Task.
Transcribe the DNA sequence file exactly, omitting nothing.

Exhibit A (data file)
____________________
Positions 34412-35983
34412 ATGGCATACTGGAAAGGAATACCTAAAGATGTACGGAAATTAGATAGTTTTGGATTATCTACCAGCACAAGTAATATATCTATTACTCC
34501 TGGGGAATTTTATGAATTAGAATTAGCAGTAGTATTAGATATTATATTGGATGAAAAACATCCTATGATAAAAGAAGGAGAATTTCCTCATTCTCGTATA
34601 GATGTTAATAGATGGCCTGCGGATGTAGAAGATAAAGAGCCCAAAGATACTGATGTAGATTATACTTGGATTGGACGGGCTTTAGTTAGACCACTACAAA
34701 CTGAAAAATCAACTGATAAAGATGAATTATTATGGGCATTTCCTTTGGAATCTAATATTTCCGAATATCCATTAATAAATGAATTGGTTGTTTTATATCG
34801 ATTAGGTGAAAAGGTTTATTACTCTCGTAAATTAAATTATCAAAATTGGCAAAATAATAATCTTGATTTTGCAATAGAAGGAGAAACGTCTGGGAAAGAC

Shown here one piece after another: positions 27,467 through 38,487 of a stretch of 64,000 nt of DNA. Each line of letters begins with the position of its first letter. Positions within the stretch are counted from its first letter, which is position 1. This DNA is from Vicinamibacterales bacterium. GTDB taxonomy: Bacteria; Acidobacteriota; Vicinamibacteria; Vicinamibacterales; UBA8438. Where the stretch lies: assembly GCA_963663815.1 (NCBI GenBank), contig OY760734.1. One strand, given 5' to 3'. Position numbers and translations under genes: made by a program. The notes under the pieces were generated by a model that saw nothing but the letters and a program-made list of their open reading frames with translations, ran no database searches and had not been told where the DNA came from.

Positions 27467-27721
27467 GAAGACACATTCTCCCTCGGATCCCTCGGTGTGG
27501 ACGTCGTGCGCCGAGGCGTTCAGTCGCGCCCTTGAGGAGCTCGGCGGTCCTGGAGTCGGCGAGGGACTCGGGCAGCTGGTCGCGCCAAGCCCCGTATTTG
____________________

Positions 34412-35983
34412 ATGGCATACTGGAAAGGAATACCTAAAGATGTACGGAAATTAGATAGTTTTGGATTATCTACCAGCACAAGTAATATATCTATTACTCC
34501 TGGGGAATTTTATGAATTAGAATTAGCAGTAGTATTAGATATTATATTGGATGAAAAACATCCTATGATAAAAGAAGGAGAATTTCCTCATTCTCGTATA
34601 GATGTTAATAGATGGCCTGCGGATGTAGAAGATAAAGAGCCCAAAGATACTGATGTAGATTATACTTGGATTGGACGGGCTTTAGTTAGACCACTACAAA
34701 CTGAAAAATCAACTGATAAAGATGAATTATTATGGGCATTTCCTTTGGAATCTAATATTTCCGAATATCCATTAATAAATGAATTGGTTGTTTTATATCG
34801 ATTAGGTGAAAAGGTTTATTACTCTCGTAAATTAAATTATCAAAATTGGCAAAATAATAATCTTGATTTTGCAATAGAAGGAGAAACGTCTGGGAAAGAC

Shown here one piece after another: positions 27,467 through 38,487 of a stretch of 64,000 nt of DNA. Each line of letters begins with the position of its first letter. Positions within the stretch are counted from its first letter, which is position 1. This DNA is from Vicinamibacterales bacterium. GTDB taxonomy: Bacteria; Acidobacteriota; Vicinamibacteria; Vicinamibacterales; UBA8438. Where the stretch lies: assembly GCA_963663815.1 (NCBI GenBank), contig OY760734.1. One strand, given 5' to 3'. Position numbers and translations under genes: made by a program. The notes under the pieces were generated by a model that saw nothing but the letters and a program-made list of their open reading frames with translations, ran no database searches and had not been told where the DNA came from.

Positions 27467-27721
27467 GAAGACACATTCTCCCTCGGATCCCTCGGTGTGG
27501 ACGTCGTGCGCCGAGGCGTTCAGTCGCGCCCTTGAGGAGCTCGGCGGTCCTGGAGTCGGCGAGGGACTCGGGCAGCTGGTCGCGCCAAGCCCCGTATTTG